Plasma-assisted oxidation of Cu(100) and Cu(111)†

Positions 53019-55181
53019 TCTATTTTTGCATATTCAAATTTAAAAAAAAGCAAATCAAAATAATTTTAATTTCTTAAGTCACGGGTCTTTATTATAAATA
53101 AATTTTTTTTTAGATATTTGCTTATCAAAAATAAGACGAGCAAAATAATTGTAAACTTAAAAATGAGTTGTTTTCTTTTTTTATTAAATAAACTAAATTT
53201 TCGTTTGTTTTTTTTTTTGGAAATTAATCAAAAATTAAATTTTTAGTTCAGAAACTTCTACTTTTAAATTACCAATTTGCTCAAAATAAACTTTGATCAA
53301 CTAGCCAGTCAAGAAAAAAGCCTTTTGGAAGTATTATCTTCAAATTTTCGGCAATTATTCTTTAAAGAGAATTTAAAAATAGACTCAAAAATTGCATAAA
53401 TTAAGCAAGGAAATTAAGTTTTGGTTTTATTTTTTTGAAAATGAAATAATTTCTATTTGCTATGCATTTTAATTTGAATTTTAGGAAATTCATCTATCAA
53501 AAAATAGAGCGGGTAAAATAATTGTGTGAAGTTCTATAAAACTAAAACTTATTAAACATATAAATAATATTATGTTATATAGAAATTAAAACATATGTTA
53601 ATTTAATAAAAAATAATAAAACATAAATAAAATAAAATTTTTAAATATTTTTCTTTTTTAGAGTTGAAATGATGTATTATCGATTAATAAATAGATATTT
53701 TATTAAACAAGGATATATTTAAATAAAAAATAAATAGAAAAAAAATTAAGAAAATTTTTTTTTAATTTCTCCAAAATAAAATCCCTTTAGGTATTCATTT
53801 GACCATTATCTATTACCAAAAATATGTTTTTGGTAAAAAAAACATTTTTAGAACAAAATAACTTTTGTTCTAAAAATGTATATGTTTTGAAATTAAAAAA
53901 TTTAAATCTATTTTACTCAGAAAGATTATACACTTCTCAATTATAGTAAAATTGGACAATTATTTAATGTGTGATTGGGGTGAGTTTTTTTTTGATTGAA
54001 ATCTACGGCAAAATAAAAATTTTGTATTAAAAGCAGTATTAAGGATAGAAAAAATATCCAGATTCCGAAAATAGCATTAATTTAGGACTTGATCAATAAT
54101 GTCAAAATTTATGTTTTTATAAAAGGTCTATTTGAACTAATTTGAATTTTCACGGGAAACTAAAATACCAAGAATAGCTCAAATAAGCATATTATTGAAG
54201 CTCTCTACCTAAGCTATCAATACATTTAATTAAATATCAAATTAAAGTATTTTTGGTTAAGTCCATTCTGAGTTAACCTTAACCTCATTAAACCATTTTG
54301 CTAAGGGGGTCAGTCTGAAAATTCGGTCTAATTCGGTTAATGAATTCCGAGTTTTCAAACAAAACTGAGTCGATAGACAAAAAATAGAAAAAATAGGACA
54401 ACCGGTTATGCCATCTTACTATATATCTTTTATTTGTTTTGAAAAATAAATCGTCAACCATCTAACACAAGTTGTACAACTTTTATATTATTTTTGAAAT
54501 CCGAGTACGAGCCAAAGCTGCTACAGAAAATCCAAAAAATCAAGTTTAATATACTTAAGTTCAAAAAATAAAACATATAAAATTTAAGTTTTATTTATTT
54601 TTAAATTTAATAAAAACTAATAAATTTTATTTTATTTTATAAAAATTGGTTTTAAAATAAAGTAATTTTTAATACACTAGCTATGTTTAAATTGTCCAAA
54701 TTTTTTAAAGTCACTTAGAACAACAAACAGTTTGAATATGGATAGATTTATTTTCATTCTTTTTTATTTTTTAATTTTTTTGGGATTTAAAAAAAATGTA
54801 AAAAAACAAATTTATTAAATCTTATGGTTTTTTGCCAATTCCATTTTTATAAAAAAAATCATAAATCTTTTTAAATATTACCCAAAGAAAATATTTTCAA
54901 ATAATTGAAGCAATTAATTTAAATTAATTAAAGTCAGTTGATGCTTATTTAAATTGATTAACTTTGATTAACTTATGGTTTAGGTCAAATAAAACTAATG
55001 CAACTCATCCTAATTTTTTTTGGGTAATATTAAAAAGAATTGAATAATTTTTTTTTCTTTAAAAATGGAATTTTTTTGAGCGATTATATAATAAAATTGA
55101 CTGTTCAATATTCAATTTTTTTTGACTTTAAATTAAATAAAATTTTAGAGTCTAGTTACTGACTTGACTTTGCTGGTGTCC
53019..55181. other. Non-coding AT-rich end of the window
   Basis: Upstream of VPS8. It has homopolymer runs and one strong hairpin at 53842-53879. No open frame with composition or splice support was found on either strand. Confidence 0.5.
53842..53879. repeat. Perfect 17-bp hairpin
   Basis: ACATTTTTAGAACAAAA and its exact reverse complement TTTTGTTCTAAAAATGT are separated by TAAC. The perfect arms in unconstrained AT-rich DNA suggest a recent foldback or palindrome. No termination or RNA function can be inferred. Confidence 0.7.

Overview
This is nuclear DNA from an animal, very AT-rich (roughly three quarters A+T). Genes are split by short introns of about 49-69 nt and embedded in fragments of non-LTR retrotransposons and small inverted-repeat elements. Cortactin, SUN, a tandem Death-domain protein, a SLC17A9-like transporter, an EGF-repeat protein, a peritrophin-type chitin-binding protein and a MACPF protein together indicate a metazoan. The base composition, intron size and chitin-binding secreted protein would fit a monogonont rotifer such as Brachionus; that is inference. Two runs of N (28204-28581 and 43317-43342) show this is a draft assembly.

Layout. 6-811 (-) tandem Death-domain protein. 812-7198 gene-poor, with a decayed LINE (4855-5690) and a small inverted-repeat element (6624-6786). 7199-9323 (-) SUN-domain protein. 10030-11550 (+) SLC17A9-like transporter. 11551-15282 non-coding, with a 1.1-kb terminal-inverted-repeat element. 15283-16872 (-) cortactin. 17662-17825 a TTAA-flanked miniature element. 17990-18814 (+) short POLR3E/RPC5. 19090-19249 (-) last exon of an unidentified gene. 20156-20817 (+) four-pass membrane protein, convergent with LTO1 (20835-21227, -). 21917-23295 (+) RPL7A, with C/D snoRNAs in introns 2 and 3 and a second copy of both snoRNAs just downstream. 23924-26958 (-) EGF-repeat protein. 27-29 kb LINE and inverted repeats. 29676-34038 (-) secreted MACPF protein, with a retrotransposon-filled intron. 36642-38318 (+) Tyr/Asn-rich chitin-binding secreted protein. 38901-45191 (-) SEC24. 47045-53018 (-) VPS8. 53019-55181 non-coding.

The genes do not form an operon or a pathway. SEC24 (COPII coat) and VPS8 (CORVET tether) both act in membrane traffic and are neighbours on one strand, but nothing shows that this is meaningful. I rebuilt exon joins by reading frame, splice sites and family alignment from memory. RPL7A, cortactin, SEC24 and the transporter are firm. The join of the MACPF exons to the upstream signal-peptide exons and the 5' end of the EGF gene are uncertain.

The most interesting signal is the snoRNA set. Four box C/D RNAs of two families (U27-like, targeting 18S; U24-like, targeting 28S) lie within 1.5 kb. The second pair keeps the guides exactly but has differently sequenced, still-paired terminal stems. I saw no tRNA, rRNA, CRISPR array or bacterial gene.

Oxidized copper surfaces have attracted significant attention in recent years due to their unique catalytic properties, including their enhanced hydrocarbon selectivity during the electrochemical reduction of CO2. Although oxygen plasma has been used to create highly active copper oxide electrodes for CO2RR, how such treatment alters the copper surface is still poorly understood. Here, we study the oxidation of Cu(100) and Cu(111) surfaces by sequential exposure to a low-pressure oxygen plasma at room temperature. We used scanning tunnelling microscopy (STM), low energy electron microscopy (LEEM), X-ray photoelectron spectroscopy (XPS), near edge X-ray absorption fine structure spectroscopy (NEXAFS) and low energy electron diffraction (LEED) for the comprehensive characterization of the resulting oxide films. O2-plasma exposure initially induces the growth of 3-dimensional oxide islands surrounded by an O-covered Cu surface. With ongoing plasma exposure, the islands coalesce and form a closed oxide film. Utilizing spectroscopy, we traced the evolution of metallic Cu, Cu2O and CuO species upon oxygen plasma exposure and found a dependence of the surface structure and chemical state on the substrate's orientation. On Cu(100) the oxide islands grow with a lower rate than on the (111) surface. Furthermore, while on Cu(100) only Cu2O is formed during the initial growth phase, both Cu2O and CuO species are simultaneously generated on Cu(111). Finally, prolonged oxygen plasma exposure results in a sandwiched film structure with CuO at the surface and Cu2O at the interface to the metallic support. A stable CuO(111) surface orientation is identified in both cases, aligned to the Cu(111) support, but with two coexisting rotational domains on Cu(100). These findings illustrate the possibility of tailoring the oxidation state, structure and morphology of metallic surfaces for a wide range of applications through oxygen plasma treatments.